While gift cards can be a convenient method of payment for all kinds of goods and services, their funds can be subject to holds for a variety of reasons. Knowing about potential roadblocks in advance can help you avoid embarrassing situations at checkout.
Just ask New Orleans writer Craig Guillot. He was planning a trip to Walt Disney World with his wife and daughter and noticed that his grocery store sold prepaid MasterCard gift cards. His American Express card offered him 5 percent cash back on grocery store purchases. So, if he purchased $1,500 in gift cards to use in Orlando, he'd get a $75 rebate from AmEx, plus loyalty reward points from Winn-Dixie that he could use on gasoline.
But when he went to book his Disney trip, he found he could only use 80 percent of the face value of the cards. He objected and was told that such a hold was standard procedure when using gift cards for hotels or travel, to allow for incidentals or tips that might be added to the total.
"I actually had to wait for the payment to fully process weeks later past the cancellation period before I could use the remaining amount on the cards," he says. "It was a hassle."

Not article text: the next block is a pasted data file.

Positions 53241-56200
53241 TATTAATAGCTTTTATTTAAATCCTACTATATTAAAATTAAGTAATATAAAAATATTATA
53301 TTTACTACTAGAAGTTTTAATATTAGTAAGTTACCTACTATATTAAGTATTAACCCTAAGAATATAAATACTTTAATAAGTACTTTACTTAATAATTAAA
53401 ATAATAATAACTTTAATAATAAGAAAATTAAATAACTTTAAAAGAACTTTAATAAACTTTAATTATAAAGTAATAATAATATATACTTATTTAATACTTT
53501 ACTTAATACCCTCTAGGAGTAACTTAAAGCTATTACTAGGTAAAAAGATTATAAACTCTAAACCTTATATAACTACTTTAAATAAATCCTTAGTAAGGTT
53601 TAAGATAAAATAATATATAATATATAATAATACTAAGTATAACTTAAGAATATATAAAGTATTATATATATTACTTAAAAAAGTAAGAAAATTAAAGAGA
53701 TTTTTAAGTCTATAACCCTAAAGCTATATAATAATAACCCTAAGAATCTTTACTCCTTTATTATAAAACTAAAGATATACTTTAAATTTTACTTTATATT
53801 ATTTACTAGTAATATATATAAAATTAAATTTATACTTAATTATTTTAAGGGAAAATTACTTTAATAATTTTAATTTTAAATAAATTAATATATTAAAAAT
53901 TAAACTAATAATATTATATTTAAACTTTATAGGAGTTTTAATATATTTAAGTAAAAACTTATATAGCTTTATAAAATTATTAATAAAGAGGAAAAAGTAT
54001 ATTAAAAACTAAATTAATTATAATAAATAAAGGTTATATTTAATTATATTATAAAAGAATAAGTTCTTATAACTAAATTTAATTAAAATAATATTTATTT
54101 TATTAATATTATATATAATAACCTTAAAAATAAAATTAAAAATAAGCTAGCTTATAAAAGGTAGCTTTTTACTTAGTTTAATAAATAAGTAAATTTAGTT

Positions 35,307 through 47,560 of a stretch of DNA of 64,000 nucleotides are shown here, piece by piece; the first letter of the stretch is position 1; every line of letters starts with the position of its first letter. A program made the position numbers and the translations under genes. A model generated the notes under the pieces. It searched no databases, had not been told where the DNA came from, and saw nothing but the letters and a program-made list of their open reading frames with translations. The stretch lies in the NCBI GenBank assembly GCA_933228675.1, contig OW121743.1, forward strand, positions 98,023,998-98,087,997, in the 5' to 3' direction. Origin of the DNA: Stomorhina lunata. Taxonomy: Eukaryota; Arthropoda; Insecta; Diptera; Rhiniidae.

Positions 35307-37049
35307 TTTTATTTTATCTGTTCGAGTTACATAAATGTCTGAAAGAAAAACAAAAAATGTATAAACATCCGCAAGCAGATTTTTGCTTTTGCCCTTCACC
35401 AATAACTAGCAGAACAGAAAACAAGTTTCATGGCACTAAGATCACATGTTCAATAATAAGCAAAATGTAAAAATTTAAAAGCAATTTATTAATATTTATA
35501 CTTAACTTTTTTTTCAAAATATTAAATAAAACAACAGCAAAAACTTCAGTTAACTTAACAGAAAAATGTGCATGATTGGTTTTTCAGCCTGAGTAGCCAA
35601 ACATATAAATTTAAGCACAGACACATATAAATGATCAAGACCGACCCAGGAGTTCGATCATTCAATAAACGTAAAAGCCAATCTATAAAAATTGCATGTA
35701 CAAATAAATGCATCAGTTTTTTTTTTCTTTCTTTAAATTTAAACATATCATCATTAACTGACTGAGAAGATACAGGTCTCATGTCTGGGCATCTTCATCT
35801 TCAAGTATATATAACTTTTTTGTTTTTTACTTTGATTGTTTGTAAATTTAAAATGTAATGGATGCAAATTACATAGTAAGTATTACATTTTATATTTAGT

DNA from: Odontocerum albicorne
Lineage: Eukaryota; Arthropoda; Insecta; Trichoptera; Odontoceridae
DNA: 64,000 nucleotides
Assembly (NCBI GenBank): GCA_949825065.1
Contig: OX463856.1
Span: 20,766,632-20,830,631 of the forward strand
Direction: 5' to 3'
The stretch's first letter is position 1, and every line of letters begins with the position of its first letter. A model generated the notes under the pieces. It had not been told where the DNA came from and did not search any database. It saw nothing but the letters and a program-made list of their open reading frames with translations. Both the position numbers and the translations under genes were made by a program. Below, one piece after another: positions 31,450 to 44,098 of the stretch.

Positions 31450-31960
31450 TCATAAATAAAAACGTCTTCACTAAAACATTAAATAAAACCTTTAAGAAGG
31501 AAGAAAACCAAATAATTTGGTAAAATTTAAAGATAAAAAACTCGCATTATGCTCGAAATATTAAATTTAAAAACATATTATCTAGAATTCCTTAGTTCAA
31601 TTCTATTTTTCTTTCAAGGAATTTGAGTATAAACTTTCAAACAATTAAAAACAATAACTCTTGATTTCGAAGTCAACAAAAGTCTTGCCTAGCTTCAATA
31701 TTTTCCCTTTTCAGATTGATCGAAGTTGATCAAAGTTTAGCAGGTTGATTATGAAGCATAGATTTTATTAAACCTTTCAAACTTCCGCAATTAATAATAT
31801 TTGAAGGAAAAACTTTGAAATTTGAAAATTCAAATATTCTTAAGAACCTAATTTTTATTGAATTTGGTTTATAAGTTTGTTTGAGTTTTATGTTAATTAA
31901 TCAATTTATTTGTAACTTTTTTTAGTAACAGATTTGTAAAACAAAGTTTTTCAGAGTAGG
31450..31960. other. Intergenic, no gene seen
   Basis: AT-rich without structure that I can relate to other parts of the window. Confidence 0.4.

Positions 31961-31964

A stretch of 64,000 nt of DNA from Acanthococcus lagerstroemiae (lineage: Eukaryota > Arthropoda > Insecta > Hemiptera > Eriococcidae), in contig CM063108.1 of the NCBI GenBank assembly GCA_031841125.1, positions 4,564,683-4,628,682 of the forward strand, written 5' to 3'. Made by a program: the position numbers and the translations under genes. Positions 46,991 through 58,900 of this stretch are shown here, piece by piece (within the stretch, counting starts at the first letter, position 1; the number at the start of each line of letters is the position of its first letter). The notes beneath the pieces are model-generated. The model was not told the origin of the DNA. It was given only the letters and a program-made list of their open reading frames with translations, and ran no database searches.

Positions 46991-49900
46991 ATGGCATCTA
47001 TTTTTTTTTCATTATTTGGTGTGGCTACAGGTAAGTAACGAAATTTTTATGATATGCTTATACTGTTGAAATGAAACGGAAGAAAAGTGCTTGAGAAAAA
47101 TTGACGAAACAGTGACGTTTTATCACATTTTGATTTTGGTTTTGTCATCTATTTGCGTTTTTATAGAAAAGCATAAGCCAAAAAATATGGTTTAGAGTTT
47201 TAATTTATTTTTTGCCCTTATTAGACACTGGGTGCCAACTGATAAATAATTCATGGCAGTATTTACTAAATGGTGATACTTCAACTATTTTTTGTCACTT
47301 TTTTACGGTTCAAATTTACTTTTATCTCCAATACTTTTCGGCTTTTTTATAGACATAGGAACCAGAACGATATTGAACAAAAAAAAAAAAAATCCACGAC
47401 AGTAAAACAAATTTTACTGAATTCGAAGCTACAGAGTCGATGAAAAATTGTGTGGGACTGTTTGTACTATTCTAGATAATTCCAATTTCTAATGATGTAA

Before you get caught mid-purchase with a "decline" message, understand these five reasons why your gift card's buying power might not be fully available to you.
1. Service purchases. Like a credit card, when you use a gift card to make purchases, the transaction has two steps. First, the merchant authorizes the card with the issuing bank to ensure it's valid for the purchase. Then, the transaction is settled for the amount of the purchase.
In some cases, such as purchasing services where a tip may be added, the merchant may authorize the transaction for more than the actual amount. For example, a hair salon may authorize a charge for the amount of the service plus 20 percent for the tip. A bar may authorize a certain amount to keep a tab running, says attorney Terry Maher, a partner at Baird Holm, an Omaha, Nebraska law firm, and general counsel to the Network Brand and Prepaid Card Association, a trade organization for prepaid cards.
While transactions are typically adjusted to the final amount by the end of the day, it can take a day or two for the card issuer to remove the hold and adjust your card balance.
2. Travel purchases. If you're using your card to travel, especially for hotels or rental cars, the authorization hold may be longer. Because these companies may not know the amount of the transaction until you check out or return the rental car, they can't settle the account until you end the service.
If you check into a hotel, it's likely the hotel will authorize the amount of the room, plus taxes, plus 20 or 30 percent for any incidentals. This is what happened in Guillot's case and why he couldn't use 20 percent of the face value of the gift cards for his Disney World trip.